I watched his face, nutmeg brown from the sun and criss-crossed like alpaca tracks, grow paler by the day, a yellow hue to his beautiful eyes that the doctor said was because his liver was quitting on him. When he died, I paid two hundred dollars to have his gold tooth extracted by a dentist from Cleves and another two hundred to a Jewish jeweler who hung it on a chain. I keep it around my neck, so that I can always have a little piece of him close to my heart. I wear his skin too, an odd sock or a favorite scarf, even his coat, so over-sized that when I walk I can spread my wings and feel the wind whipping underneath them, lifting me up. Sometimes I career around my yard, cawing at the clouds until the neighbors chase me inside, my hair-feathers tangled into dark ropes. I bathe in a tiny bowl of tap water and live on flaxseed and fat balls which I fry myself then leave to harden in the skillet, the smell lingering for days in our big empty house. At night, I flutter into roof space, make a bed in between the timbers, tearing strips of insulation fiber from the wall spaces for comfort and every morning I awake early, with the sunrise.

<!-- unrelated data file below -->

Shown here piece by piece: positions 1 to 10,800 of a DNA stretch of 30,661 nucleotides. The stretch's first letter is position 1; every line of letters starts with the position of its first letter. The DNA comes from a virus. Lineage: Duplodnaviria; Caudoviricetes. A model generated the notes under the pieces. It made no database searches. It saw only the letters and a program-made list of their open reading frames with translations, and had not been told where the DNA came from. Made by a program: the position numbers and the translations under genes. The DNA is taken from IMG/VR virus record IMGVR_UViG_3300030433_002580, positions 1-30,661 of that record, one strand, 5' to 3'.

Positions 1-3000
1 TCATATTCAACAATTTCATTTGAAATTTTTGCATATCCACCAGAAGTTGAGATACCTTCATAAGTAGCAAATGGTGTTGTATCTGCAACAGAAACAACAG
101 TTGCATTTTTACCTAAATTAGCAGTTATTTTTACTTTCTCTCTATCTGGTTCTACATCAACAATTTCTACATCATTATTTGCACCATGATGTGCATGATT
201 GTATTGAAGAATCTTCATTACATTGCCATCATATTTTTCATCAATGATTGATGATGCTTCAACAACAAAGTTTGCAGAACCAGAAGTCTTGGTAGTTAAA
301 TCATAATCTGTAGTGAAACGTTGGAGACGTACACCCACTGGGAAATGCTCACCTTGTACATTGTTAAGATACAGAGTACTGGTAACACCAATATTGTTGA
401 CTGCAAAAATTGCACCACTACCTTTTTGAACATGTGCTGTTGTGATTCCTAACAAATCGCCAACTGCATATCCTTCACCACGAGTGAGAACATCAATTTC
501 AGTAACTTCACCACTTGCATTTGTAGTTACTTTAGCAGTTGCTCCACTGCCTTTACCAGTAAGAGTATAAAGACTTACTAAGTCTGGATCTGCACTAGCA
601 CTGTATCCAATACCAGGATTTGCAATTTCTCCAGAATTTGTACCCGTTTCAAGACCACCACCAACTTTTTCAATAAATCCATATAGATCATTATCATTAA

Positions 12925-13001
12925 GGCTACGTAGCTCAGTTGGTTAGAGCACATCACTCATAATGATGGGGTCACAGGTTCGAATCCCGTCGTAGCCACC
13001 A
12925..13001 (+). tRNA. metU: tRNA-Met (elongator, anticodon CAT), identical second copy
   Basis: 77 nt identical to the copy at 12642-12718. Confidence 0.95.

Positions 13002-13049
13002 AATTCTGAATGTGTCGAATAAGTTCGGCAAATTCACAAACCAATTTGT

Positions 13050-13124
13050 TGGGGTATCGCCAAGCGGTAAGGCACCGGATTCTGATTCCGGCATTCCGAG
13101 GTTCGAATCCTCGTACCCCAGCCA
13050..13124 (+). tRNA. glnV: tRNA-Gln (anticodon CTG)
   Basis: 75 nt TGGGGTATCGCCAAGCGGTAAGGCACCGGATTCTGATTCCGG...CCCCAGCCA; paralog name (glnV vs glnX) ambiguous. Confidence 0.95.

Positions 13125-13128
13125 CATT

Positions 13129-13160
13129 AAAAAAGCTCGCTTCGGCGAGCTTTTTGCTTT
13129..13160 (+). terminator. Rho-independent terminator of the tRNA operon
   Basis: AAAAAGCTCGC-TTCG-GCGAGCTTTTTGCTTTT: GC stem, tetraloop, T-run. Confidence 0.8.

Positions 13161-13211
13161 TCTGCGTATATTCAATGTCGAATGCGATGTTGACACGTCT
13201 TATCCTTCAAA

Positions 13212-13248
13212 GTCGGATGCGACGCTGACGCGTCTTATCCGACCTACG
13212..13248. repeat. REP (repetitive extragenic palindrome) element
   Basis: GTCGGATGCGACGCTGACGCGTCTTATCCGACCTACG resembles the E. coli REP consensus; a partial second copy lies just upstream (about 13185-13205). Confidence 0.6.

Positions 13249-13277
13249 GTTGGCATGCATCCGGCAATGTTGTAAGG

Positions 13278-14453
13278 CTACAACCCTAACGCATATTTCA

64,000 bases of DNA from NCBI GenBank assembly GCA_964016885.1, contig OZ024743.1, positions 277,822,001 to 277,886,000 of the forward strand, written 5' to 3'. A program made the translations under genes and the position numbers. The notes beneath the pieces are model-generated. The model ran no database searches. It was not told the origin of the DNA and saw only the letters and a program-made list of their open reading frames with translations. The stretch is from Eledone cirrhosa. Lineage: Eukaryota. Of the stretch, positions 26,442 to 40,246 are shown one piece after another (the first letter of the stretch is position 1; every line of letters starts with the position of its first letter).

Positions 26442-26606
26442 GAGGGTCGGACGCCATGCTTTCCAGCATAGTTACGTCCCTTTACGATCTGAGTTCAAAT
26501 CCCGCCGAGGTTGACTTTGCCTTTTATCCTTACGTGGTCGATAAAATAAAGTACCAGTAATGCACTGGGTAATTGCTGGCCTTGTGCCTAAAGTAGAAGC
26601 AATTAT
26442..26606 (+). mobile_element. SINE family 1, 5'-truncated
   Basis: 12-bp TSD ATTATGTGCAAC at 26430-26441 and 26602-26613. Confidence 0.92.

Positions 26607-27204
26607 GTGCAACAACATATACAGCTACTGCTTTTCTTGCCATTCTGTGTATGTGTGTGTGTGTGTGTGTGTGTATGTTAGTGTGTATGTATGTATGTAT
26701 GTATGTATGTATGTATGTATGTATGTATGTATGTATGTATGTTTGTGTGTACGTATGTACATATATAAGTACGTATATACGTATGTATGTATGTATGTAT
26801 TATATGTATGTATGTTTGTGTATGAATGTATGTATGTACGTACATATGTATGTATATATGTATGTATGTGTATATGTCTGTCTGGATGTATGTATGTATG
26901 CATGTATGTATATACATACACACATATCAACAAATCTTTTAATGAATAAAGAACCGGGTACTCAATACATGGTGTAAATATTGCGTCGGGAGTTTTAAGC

When the police come they are like big scarecrows. They say I’ve been stealing silver, from a tip jar, and try to trap me in a cage. I peck at them, claw them with my hands, the nails all gnarled and curling. Because they do not understand that once there were two of us. But now there is just me. And that my sorrow is all I have left that matters.